The trucking industry is expected to have a good year in 2020, compared to 2019, as the U.S. economy grew about 2.2%, and that level of growth should be sustainable in 2020, said Shannon Newton, president of the Arkansas Trucking Association.
“In an election year, the economy historically has some pent up anticipation of whatever comes of that election, so you usually don’t see any major changes, rise or fall, during an election year,” Newton said.
Doug Voss, professor of logistics and supply chain management at the University of Central Arkansas, expects 2020 to be better than 2019, and the strength of 2020 might hinge on the trade deal with Canada and Mexico and the de-escalation of the trade war with China. Voss said 2019 wasn’t as strong as 2018 for the industry, with spot rates falling and carrier bankruptcies and operating expenses rising. But if the economy improves in 2020, he expects fuel prices to rise along with fuel consumption. And with 2020 being an election year, it might temper the market somewhat as companies might not invest as much as they would in other years.
John Kent, clinical associate professor of supply chain management and director of Supply Chain China Initiatives at the University of Arkansas, said heavy-duty truck purchases is one of the metrics he follows to gauge the health of the trucking industry and noted the numbers have been mixed over the past several months, indicating uncertainty in the market. Freight rates might rise in 2020 because of lower capacity as carriers go out of business and shippers have the same amount of freight that needs to be hauled, he said.
A trade agreement with China would be a positive for the economies of China and the United States and the trucking industry, Kent said, noting that reaching an agreement has been a rollercoaster ride. A deal would mean more soybeans and agricultural products should be exported to China in 2020, he said. Air and ocean freight have been soft and have fallen along with trade but should improve if a deal is reached.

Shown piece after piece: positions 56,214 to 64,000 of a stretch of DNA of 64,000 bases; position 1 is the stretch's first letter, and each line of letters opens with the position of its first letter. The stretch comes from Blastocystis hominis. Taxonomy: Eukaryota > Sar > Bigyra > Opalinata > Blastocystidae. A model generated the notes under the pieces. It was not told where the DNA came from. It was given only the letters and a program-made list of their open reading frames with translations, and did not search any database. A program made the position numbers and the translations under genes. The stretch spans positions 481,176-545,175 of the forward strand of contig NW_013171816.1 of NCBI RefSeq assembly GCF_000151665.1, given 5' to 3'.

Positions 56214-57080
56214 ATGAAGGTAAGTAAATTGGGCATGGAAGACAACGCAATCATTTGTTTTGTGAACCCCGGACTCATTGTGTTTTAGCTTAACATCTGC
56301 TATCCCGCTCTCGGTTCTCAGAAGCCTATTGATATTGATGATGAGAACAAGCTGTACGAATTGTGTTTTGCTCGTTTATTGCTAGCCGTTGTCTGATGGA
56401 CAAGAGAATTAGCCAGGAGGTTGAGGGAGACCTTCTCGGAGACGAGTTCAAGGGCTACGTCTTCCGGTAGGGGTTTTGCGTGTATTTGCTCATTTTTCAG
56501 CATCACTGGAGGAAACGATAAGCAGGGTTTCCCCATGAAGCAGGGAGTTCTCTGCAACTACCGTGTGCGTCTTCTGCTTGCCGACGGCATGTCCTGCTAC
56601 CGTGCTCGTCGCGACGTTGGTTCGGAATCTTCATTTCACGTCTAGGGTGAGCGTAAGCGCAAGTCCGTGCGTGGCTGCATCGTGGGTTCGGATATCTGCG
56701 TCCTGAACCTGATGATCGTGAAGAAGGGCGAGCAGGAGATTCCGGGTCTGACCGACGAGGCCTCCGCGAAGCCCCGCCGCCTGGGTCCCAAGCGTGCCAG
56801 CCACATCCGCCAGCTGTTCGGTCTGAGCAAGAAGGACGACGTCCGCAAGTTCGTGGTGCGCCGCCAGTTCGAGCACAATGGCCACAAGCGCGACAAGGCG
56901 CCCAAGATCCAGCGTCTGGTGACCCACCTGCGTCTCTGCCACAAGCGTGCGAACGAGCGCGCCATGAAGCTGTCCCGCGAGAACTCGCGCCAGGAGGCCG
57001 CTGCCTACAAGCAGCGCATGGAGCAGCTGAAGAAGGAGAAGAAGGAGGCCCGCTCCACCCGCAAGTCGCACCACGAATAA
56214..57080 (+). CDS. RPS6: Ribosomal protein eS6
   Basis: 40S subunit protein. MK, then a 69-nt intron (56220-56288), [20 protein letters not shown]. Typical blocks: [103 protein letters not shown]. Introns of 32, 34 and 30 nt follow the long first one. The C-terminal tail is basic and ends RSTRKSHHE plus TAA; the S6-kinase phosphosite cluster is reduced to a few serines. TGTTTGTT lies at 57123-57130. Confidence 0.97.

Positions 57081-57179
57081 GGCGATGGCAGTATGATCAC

“To me, a lot of it triggers on the two big economies, the U.S. and China,” Kent said. “And if we can get along a little better, I think that will benefit. It will be a win for both. And if we don’t, I think we’ll continue to have some tenuous times.”
Between January and November 2019, shipment volumes declined, from the same period in 2018, according to the Cass Freight Index. The volumes in 2020 are expected to flatten and might turn positive as early as January 2020, the index shows. Freight expenditures are expected to moderate in 2020 and should exceed the flat freight volume.
The top priority for the Arkansas Trucking Association in 2020 will be the campaign to support the extension of the half-cent sales tax for highway projects, Newton said. While 2019 was somewhat of a struggle for the trucking industry compared to 2018, it included some legislative highlights, such as tax reform and placing Issue 1 on the ballot in the November general election, she said. Issue 1 regards the proposal to permanently extend the half-cent sales tax that’s set to end in January 2023.
Some of the regulations that will go into effect in 2020, such as the Drug & Alcohol Clearinghouse, are expected to have a minimal impact on the industry in Arkansas. The state has already had a similar system in place since 2008, and Newton said she doesn’t anticipate the federal system to be a burden on carriers. Nationwide, however, Voss cited a study showing the Drug & Alcohol Clearinghouse could impact as many as 300,000 drivers who should not be driving because of drug and alcohol abuse issues. This and the full implementation of the electronic logging device mandate in December 2019 should remove some capacity from the market, he said, and that would be good for rates.
Along with the new trade deal with Canada and Mexico, another federal regulatory change that could impact the industry in 2020 is the proposed revision to the hours-of-service rule. Newton also noted the impact of rising insurance premiums on the industry and that the issue of insurance cost and availability is tied for third on the top 10 list of critical issues in the trucking industry in Arkansas. No. 1 is driver shortage.
“Even in a soft economy we still have challenges in attracting people to fill the jobs that we need, both truck driving [and] diesel technician, and as a whole, the country is essentially at full employment,” Newton said. “So our industry is competing with others for talent.”
The driver shortage in 2020 is expected to be similar to 2019, with about 1,500 openings in Arkansas, she said, adding that need has been greatest for over-the-road and irregular route driving positions.
Editor’s note: This article first appeared in Talk Business & Politics annual State of the State magazine.